First, allow me to congratulate all the ACM honorees that receive their well-deserved awards this month at the ACM Awards Gala in San Francisco. For an account of the awards this year, please read ACM President Cherri Pancake's summary on p. 5 of this issue.
I want to take you back to the mid-1800s, as the telegraph emerged as a nearly fast-as-light communication technology. You can imagine the excitement when in 1844 Samuel Morse sent his first message between Washington, D.C., and Baltimore, MD. Now you could send messages faster than even a speeding train. If the bad guy robbed a bank and jumped on a train to escape, you could signal the next station to have the police ready to nab the miscreant before the train arrived. The successful laying of a trans-Atlantic cable in 1866 (earlier trials failed in short order) was another major milestone. Then, in 1901, Guglielmo Marconi came along and did it without wires!
These systems worked by "store and forward" since telegrams were sent from station to station, being manually copied and retransmitted "hop by hop." Eventually there were paper tape teletypes that would punch out a tape with the message characters encoded with 5-bit Baudot codes for each letter. The transmitting teletype read the tape and sent the characters to a receiving teletype that would punch out a duplicate tape. The operator would hang the tape on a peg next to the machine that would be used to forward this message to the next hop.a There is a wonderful book entitled The Victorian Internet by Tom Standageb that outlines the history of the telegraph.
Eventually, circuit-switching systems derived from the telephone network could be used to connect the source and destination teletypes directly to each other without the need for intermediate hops, just as voice calls are made. A circuit was set up and the sending teletype would transmit its paper tape and the receiving teletype would punch it out at the other end.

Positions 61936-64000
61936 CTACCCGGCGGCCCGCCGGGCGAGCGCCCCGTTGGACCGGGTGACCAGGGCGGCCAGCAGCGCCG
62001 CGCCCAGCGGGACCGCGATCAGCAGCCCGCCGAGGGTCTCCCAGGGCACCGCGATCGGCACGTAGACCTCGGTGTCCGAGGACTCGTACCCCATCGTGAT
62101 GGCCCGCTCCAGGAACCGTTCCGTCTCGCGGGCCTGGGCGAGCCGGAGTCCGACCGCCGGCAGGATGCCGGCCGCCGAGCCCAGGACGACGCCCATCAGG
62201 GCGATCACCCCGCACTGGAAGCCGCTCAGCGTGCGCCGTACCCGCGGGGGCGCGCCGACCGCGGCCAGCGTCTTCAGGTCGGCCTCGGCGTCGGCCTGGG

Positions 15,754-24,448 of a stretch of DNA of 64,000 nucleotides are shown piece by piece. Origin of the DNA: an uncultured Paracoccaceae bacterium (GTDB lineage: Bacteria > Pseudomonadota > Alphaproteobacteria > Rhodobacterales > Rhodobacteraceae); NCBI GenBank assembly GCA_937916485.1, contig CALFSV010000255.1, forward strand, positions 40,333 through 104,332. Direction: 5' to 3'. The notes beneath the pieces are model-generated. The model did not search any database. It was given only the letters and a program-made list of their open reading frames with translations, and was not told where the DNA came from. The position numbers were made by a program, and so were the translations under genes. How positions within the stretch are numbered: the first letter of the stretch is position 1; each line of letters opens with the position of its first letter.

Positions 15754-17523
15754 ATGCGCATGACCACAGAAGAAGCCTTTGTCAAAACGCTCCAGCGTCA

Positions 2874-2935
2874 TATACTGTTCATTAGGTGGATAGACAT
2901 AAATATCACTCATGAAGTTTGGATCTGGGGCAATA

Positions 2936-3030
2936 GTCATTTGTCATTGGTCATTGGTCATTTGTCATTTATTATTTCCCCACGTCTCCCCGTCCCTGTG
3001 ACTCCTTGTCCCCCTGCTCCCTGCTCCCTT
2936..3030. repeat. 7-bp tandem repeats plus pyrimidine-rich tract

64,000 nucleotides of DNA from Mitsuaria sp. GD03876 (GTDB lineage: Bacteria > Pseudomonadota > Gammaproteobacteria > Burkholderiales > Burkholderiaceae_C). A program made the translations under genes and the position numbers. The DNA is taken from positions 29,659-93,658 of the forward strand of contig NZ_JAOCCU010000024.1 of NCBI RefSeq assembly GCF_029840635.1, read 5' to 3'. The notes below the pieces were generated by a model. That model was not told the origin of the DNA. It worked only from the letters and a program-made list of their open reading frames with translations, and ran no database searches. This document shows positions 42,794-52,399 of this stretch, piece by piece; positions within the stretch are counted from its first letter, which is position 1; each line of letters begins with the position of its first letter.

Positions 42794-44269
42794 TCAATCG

Ironically, the packet switching of the Arpanet reintroduced the store-and-forward method for intercomputer communication. Dedicated circuits connected the packet switches just as the old telegraph sets were connected. When a packet was received, the receiving packet switch examined it and if the packet was not destined for a locally connected computer, it was stored briefly until it reached the head of the line in a queue whereupon it was then forwarded to the next hop (packet switch) along a path to the destination.
The packet switching of the Arpanet reintroduced the store-and-forward method for intercomputer communication.
This was a much faster process than the old manual telegraph method and the forwarding of the packets allowed the concurrent sharing/multiplexing of the dedicated telephone circuit between the packet switches. There was no waiting to set up a dialed circuit. The same circuit could carry many packets going to many destinations without setting up and tearing down circuits. Because all the traffic was split into packets, long files would be easily mixed in with other traffic, reducing the latency for access to the common communication network. With increasingly fast dedicated circuits, the latencies end-to-end dropped and capacity went up leading to the streaming audio, video, and interactive videoconferencing and gaming so prevalent today.
In March 2019 issue of Communications there is an important article by Pamela Zave and Jennifer Rexfordc that reenvisioned the current Internet as a recursively layered network of networks of networks (so to speak) that captures the evolved architecture now manifest. We have come a long way since the 1844 introduction of the telegraph and the 1983 activation of the Internet and there is strong evidence that further evolution is to be expected as new technologies arrive to spark imagination and challenge engineers to improve on the past.
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